it would make a good novel, compressing time from 1640, say, up to....
    well compressing about 4 centuries.
    Actually I have never read much Rushdie.
    I like Hundred years of solitude by Marquez. It is about Obsession and the intellectual comedy. Old Jose Arcadio trying to take a photograph of God by having the camera go off (with flashpowder) at random moments when Jose Arcadio himself is not in the room (but maybe God is)
    What one quickly realizes is that despite all the exciting advances there is no progress.

    and the two of us, or at least I may speak for myself, actually believe there is progress? Yes I certainly do. But still one could write about 400 years of obsession with the same people investigating at all times and it could be funny. and maybe true.

    you are actually thinking of Barrow traveling thru German at the time of Leibniz and that ancestor: Otto Somebody? Space is relentlessly evasive and one is always too late to witness the passage of time.
     
    Last edited: Jan 11, 2005
  12. Jan 11, 2005 #11

    selfAdjoint

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    Well Neil Stephenson has his trilogy about Hook, Newton and Liebniz (Qicksilver, Confusion, and The System of the World).

    Doesn't Mencke have a comet named after him?
     
  13. Jan 11, 2005 #12

    Janitor

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    Whose granddaughter is Olivia Newton-John.

    :approve:
     
  14. Jan 12, 2005 #13

    arivero

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    Well, the fact of the travel in 1559 is confirmed in the bibliographies. After his ship was burnt in Venice, he become paranoid and then preferred to go back by land via Germany and Holand. Risky biographers even suggest he was afraid of being involved in a papist vs. luteran conjure. So if I am not actually thinking of it, at least I have read about it :-)

    As for Mencke commet, I can not tell...

    Mencke's way to fame was as the first editor of a scientific journal in Germany, the one where Leibnitz articles were published.
     
  15. Jan 12, 2005 #14

    arivero

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    I read Quicksilver, and I was dissapointed enough to not to buy the next chapters. I expect for a professional book writer to show a imagination better than mine (Marcus example, Cien años de soledad, scores a lot in this way). But at the same time I read Quicksilver, I was also reading some studied on alchemy and some sparce notes on Newton age, and I felt that Neil was not working enough hard from the material he had.
     
  16. Jan 12, 2005 #15
    Hehe, funny thing this scientific family tree.
    One of my professors (and potential thesis-adviser) did his thesis with someone who had De Broglie as adviser. Talk about lineage! :tongue2:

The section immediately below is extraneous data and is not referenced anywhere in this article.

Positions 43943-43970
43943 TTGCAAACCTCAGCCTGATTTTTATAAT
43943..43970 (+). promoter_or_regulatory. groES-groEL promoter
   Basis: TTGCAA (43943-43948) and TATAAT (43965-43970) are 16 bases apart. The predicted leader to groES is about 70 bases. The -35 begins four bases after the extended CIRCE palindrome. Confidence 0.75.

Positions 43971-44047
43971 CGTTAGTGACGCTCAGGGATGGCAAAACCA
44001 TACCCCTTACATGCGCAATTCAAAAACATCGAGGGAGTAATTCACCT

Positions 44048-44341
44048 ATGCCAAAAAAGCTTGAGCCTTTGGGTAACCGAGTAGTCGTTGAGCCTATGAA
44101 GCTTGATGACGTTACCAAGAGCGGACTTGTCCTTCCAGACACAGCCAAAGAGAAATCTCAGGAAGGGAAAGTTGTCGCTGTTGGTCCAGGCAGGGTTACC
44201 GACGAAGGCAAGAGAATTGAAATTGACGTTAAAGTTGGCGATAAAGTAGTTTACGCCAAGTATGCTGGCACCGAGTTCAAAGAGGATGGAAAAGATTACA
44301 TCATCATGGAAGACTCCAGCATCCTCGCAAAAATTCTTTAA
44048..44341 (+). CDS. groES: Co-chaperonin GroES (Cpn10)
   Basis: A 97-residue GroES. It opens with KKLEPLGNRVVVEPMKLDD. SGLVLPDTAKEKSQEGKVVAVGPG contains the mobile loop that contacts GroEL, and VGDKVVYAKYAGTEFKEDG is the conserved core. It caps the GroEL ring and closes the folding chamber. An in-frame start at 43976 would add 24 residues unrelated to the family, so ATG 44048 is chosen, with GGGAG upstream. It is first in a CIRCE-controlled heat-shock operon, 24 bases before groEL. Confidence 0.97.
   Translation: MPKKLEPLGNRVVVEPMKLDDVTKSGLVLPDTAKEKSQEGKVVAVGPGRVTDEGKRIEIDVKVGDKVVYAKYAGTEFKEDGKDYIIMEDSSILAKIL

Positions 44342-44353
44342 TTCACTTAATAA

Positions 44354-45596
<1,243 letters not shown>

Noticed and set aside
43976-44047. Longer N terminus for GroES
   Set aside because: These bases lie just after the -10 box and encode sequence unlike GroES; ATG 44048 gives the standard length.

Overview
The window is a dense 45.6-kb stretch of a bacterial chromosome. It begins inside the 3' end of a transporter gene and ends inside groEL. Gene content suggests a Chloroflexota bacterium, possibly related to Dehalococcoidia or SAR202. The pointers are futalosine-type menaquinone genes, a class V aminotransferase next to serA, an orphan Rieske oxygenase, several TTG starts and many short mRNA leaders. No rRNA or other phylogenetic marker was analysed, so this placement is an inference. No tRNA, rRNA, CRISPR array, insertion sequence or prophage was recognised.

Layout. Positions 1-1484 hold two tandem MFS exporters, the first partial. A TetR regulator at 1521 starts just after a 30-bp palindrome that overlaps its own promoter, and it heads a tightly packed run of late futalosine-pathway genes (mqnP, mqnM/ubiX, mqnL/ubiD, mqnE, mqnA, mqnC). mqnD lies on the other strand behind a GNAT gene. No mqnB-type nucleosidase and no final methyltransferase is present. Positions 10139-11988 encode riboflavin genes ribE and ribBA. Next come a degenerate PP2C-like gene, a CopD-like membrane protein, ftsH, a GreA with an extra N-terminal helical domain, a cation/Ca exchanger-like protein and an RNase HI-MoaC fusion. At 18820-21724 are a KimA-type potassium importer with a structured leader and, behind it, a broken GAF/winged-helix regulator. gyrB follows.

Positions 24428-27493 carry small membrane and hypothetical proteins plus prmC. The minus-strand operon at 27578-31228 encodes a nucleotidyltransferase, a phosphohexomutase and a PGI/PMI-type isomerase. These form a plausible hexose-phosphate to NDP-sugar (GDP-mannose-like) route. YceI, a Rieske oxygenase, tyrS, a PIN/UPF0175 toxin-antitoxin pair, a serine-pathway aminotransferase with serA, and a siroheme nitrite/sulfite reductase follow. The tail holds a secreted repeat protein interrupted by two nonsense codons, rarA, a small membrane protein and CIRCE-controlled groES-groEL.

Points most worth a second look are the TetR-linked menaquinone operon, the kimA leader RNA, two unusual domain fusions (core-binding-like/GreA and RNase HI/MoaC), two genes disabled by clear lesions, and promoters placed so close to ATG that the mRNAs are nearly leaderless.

17. Jan 12, 2005 #16

    marcus

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    that's nice for you, Dimitri

    My dates for Isaac Barrow are 1630-1677
    Your date for the travel probably means 1659
     
  18. Jan 12, 2005 #17

    arivero

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    Indeed 1659 yes
     
  19. Jan 12, 2005 #18

    arivero

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    Dimitri, please invite yourself -and/or your teacher- to my wiki page
    http://www.physcomments.org/wiki/index.php?title=Genealogy::nobel
    if he has good gossip about de Broglie scientific tree. It is not easy, because he was a man of humanities.

    Actually, it seems that nobel prizes (and discoveries!) accumulate in these sci families so it is perhaps a good idea to choose advisors between them. Said that, let me to stress that De Broglie branch is a rebelious one.

    EDITED: surprise! Vive la France: http://tel.ccsd.cnrs.fr/documents/archives0/00/00/68/07/
     
    Last edited: Jan 12, 2005
  20. Jan 12, 2005 #19

    marcus

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    Whoa! I see Martin Bojowald is there!

    In the line Sommerfeld/Heisenberg/Kastrup/Bojowald

    that is a nice tree, Alejandro.

    I like Sommerfeld especially because he found the fine structure constant 1/137.036..
    to find such a distinguished pure dimensionless number in nature is no small thing.


    I would like to see a book which chronicles the gradual discovery by humans of the basic proportions in nature (like the speed of light and 1/137)

    what a surprise to find Bojowald there. He is only 31 this year. who knows?
     
  21. Jan 12, 2005 #20

    selfAdjoint

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    [quoter=Marcus]what a surprise to find Bojowald there. He is only 31 this year. who knows? [/quote]

    What does his age have to do with it? We know he got his Ph.D. because we read his thesis. So if his advisor descends from Encke then so does Martin. Gaudeamus igitur!